The Wahabi leaders, particularly those responsible for co-ordinating the activities of their organizational network from Patna, were by and large hesitant about joining the 1857 revolt. They were, possibly, not convinced of the doctrinal validity of engaging the English in an armed conflict where Hindu chiefs and leaders of sepoys would be their allies and not clients. Some of them were, perhaps, also not reconciled to recognizing the Mughal Emperor as the symbolic leader of the rebels. Being sticklers for the postulates of theoreticians like Shah Ismail on the theme of jihad, they were of the view that the ongoing conflict would qualify to be called a jihad only if it was led by an imam chosen by Muslims. This sentiment was reflected in the propaganda that was being carried on by some unknown persons at Delhi through unsigned handbills pasted on the walls during the time when the town was still under the effective control of the rebels. That not all such handbills were treated as the handiwork of English agents is borne by the seriousness with which one of these was noticed by the Delhi Urdu Akhbar edited by Muhammad Baqar, an ardent supporter of the rebel regime. A long write-up that appeared in the Delhi Urdu Akhbar of 5 July 1857, attempts to rebut the points made in one such a notice that had been put up at the Jama Masjid. In this notice (ishtihar) it was claimed that the Hindus were infidels and the English as ‘People of the Book’ should not be attacked. This forced the Delhi Urdu Akhbar to denounce this Wahabi-oriented notice as the work of English agents. It said:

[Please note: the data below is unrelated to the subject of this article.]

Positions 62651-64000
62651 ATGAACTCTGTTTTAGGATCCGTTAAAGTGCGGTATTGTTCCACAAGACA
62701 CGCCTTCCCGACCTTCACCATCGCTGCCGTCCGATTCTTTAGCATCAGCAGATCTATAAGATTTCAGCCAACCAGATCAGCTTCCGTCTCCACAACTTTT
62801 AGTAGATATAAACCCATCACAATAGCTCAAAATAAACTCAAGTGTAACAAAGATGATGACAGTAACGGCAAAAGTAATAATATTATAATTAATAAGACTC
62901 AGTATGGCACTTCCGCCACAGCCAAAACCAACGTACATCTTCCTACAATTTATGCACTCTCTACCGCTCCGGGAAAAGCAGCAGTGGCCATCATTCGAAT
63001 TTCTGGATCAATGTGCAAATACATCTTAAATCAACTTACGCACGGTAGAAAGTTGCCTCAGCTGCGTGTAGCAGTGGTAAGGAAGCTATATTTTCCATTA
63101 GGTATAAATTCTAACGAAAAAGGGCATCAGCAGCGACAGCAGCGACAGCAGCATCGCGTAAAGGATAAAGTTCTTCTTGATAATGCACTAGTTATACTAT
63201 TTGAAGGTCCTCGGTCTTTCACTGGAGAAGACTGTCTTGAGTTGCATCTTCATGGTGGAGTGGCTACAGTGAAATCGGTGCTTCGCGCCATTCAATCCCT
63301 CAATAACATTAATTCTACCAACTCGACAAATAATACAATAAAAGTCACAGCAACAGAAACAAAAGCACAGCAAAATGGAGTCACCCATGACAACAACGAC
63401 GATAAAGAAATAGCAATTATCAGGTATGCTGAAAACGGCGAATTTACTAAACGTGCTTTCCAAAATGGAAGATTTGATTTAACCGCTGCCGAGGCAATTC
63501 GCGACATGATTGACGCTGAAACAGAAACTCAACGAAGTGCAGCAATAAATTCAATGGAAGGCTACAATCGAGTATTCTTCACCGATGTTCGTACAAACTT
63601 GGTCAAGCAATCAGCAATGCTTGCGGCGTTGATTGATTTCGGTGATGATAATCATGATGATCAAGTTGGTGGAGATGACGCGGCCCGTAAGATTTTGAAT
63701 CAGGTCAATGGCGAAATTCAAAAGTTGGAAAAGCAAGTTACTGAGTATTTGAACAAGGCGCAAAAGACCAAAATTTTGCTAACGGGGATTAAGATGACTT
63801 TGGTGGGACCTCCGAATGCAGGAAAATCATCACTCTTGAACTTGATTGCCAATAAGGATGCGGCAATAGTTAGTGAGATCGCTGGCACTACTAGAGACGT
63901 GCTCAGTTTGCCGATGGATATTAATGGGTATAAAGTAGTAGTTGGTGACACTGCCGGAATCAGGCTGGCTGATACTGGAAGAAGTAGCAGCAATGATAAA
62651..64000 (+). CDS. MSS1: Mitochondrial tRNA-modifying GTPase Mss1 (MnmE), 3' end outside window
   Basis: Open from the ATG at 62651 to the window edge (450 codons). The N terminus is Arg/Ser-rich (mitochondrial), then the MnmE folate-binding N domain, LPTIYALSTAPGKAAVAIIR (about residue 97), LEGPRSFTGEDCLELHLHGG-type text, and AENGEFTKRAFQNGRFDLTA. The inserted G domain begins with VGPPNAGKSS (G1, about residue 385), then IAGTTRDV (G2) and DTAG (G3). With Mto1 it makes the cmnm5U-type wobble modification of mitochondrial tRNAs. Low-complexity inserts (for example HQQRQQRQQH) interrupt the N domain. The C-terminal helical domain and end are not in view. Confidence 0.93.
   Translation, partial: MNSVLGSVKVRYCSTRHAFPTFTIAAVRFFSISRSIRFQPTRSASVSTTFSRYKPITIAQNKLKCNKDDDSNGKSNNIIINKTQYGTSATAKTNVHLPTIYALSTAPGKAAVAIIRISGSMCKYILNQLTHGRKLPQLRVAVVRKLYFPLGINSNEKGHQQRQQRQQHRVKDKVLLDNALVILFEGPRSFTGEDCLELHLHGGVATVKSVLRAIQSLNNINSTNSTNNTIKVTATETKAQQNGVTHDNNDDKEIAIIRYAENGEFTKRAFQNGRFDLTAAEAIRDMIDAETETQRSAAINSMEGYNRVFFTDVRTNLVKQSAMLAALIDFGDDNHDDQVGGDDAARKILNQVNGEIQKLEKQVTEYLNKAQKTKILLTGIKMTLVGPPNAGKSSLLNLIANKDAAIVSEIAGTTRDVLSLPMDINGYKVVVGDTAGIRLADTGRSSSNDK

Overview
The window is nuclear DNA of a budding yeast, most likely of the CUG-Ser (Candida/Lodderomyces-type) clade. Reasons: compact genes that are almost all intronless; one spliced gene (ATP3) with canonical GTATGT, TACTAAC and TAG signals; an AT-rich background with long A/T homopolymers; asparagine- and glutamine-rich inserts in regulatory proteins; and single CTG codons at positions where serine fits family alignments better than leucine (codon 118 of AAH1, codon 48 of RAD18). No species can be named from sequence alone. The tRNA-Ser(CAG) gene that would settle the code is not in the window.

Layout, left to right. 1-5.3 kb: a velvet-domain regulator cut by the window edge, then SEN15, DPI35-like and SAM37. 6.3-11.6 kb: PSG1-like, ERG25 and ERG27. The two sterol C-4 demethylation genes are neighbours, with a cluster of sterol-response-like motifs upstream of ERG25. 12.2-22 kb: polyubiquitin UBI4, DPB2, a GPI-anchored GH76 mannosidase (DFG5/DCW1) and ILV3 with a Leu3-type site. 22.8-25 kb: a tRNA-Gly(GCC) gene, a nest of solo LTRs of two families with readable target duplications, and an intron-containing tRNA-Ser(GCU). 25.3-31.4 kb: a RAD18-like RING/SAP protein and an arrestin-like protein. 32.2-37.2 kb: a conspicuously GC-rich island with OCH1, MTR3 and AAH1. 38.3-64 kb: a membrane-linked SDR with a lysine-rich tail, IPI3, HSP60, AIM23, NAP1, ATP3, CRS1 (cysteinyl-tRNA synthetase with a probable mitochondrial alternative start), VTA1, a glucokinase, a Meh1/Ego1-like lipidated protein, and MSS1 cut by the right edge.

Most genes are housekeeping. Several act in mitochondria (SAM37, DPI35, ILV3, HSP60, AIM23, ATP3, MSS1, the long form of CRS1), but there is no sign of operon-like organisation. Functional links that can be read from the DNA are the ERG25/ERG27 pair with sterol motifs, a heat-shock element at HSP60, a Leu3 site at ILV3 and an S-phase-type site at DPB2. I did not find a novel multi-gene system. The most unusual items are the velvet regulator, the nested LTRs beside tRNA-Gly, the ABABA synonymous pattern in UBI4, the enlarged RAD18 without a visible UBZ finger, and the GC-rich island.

Muslim brothers: You should not be deceived by their false pretences. It is simple falsehood and deception on their part (when they say that) jihad (is allowed) only when an Imam was there. Let it be known to every one and also to those deceivers and doubters that, according to shariah texts of (all the) different sects of the followers of Islam, (the present) jihad is binding on every one and (any) one who absents (himself from this duty) is a sinner.


The rebel sheet reproduces Arabic and Persian versions of relevant lines from the Islamic texts as well as their summaries in Urdu ‘for the perusal of general public’ to denounce the Wahabi Notice.